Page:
Brown cited experts in the field who believe that “Adverse Childhood Experiences are the single greatest unaddressed health care challenge facing our nation today.” The stress of childhood abuse, neglect and exposure to violence – called “toxic load” -- has a measurable impact on our bodies and brain development. He cited data that show that childhood trauma affects an individual’s overall life expectancy, often cut short by some 20 years.

Furthermore, Mr. Brown reported that research has established a correlation between exposure to violence, abuse, neglect, addictions and alcoholism to the current opioid crisis. Childhood trauma is also an economic issue, given the high cost of lost job productivity.

Mr. Brown spoke about the importance of improving our ability to be hopeful – to create a healthy and hopeful transition from childhood to adulthood that reduces toxic stress and builds resiliency, and he applauded the HNH Foundation for its leadership in funding programs with this goal.

According to HNH Foundation Board Chair Martha McLeod, “the Board has identified childhood trauma as a critical issue that affects the health and well-being of our most vulnerable children, often with lifelong consequences. The Foundation seeks to fund innovative approaches that strengthen protective factors and early intervention practices that help prevent childhood trauma and other Adverse Childhood Experiences.
 
View the Bill Brown's presentation here

HNH Foundation Announces Winner of the 2016 Sandi Van Scoyoc Legacy Award at Annual Event

Krystal Alpers 2016 Legacy Award

Photo caption (left to right): HNH Foundation President Gail Garceau and Former President Sandi Van Scoyoc recently presented the $2500 Sandi Van Scoyoc Legacy Award to Krystal Alpers (Franklin) for her work in improving the health of children.  Joining her at the event were Melissa Lee, Greater Franklin HEAL Coordinator, and Ken Merrifield, Mayor of Franklin.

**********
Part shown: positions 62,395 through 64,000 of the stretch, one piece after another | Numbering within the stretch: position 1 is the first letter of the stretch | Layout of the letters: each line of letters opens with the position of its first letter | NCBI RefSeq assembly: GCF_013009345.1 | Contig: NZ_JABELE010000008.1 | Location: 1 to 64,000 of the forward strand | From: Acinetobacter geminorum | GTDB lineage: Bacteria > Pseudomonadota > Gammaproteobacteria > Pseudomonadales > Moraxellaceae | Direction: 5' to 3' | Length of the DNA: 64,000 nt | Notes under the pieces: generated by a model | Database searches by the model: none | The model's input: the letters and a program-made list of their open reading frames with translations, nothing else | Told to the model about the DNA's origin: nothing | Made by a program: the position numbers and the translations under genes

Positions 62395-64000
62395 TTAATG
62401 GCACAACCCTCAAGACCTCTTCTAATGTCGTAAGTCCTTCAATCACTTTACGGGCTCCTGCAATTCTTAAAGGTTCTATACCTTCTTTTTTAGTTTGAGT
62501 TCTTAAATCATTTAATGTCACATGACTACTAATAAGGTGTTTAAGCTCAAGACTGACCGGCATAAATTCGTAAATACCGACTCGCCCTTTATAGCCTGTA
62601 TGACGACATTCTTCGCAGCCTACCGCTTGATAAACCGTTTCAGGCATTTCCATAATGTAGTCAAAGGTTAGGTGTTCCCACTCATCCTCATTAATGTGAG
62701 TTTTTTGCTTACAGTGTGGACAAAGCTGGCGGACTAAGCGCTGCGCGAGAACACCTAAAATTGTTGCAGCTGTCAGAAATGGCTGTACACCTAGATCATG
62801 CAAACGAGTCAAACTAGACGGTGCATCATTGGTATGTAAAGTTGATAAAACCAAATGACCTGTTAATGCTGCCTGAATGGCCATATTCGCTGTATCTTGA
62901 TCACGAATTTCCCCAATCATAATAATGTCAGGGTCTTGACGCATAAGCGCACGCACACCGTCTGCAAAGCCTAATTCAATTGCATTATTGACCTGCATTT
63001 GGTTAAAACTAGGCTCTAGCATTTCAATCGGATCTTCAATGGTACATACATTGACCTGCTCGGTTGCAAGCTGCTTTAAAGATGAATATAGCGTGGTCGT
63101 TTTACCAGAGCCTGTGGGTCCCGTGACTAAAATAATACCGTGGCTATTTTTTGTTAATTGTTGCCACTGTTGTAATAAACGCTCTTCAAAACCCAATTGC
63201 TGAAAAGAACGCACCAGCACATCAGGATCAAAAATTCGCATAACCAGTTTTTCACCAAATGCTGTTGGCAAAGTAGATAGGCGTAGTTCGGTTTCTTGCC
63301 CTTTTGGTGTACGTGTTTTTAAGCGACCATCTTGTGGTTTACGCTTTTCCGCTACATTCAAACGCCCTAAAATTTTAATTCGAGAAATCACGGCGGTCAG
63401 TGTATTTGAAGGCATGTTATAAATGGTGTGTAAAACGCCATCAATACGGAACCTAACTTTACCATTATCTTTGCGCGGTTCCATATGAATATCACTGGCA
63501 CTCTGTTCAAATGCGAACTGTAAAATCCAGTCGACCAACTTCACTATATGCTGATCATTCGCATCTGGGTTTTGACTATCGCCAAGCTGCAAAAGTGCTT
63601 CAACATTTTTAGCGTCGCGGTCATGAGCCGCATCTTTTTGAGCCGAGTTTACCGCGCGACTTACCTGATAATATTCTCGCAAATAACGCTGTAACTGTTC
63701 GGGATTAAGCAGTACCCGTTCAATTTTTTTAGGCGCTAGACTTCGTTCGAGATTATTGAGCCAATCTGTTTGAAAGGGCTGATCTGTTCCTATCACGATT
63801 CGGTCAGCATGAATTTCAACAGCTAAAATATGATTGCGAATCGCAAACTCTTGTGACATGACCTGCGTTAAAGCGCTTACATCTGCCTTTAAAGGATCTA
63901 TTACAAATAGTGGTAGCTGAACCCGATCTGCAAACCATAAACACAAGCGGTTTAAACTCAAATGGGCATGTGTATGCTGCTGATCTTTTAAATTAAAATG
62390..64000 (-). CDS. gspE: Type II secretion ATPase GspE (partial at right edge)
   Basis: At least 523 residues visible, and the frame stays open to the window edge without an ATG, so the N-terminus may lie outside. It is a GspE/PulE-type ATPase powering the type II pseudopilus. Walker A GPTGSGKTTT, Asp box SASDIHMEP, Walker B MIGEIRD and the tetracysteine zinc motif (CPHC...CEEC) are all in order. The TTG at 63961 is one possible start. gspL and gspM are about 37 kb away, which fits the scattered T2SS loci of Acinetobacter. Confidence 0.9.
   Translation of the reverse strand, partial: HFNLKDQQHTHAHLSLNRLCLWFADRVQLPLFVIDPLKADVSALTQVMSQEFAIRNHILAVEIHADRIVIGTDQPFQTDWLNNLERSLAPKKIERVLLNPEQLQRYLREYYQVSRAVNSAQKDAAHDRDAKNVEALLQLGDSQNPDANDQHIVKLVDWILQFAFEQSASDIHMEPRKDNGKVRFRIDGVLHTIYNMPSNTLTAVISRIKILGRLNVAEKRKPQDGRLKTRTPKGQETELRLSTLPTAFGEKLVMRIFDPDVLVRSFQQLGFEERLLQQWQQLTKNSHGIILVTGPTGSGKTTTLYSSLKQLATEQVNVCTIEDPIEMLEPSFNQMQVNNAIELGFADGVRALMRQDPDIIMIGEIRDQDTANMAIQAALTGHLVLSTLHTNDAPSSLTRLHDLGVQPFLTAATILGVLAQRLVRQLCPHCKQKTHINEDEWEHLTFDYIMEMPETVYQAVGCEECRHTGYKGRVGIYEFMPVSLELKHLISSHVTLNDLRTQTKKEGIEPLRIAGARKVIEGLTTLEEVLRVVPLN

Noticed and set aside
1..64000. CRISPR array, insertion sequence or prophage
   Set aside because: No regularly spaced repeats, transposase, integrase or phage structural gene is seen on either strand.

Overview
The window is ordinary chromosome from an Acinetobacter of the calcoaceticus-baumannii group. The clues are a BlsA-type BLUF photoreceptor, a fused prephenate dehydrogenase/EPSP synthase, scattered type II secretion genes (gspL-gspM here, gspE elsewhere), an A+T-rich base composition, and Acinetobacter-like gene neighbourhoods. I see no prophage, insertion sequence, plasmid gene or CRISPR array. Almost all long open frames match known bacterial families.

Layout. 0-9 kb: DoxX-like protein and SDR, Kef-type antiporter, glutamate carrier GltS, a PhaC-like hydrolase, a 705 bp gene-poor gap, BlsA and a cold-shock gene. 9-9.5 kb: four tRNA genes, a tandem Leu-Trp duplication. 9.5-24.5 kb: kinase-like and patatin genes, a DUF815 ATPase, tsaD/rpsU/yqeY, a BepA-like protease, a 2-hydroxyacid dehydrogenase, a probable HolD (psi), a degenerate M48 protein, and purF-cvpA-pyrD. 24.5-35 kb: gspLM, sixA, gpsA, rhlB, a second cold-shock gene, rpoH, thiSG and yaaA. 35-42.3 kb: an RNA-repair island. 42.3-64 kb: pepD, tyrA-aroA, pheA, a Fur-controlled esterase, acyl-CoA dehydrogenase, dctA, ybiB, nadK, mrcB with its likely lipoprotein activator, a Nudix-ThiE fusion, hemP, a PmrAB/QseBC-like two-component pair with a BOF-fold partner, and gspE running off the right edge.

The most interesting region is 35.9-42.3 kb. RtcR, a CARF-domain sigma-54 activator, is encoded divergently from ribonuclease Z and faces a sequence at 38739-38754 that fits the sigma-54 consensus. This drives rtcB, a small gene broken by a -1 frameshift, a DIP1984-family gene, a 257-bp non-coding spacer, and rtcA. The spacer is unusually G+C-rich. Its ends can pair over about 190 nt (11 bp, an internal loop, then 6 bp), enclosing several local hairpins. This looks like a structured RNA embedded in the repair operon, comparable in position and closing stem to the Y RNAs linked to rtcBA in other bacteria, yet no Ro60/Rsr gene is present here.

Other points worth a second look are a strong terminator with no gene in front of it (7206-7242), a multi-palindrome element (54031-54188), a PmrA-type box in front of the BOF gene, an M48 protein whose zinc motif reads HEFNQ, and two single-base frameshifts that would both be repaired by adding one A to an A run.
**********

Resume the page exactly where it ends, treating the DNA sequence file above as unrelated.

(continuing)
The HNH Foundation has announced that Krystal Alpers, Parks and Recreation Director in Franklin, NH, is the winner of the 2016 Sandi Van Scoyoc Legacy Award.

The Legacy Award’s annual prize of $2500 is presented to a New Hampshire organization or an individual who exemplifies the Foundation’s founding President’s commitment to improving the health and wellness of New Hampshire’s children and families.

Krystal Alpers was nominated for the award by Melissa Lee, Greater Franklin HEAL Co-Coordinator, who cited Krystal’s “tireless work to enhance the health and well-being of the families of Franklin, whether it’s organizing community projects to improve the beauty and safety of our playgrounds and parks, or advocating for healthy meal options for our kids.”  

According to Lee’s  nomination, Krystal has been instrumental in launching and implementing many projects in the Franklin area:  leading the Odell Park Centennial Project to beautify and increase safety and appeal of the park; implementing the Nutrition and Physical Activity Self-Assessment for Childcare; initiating a Harvest Box at the Bessie Rowell Community Center to provide families a place to leave and take free produce donated from area community and home gardens; co-leading the Franklin Healthy Eating Active Living (HEAL) Coalition; and establishing gardens that are used by the childcare center and Head Start. 

In presenting the award, HNH Foundation President Gail Garceau stated, “We are honored to recognize Krystal Alpers, who exemplifies the spirit and intent of the Legacy Award. We are recognizing someone who is doing the hard work on the ground, and supporting neighbors and her community in new and innovative ways.”

According to Krystal, “Franklin has many initiatives underway to increase access to healthy foods and to get families physically active.  I want to thank the HNH Foundation as well as Franklin’s elected officials and city administration. Together, we can be true champions for our children.”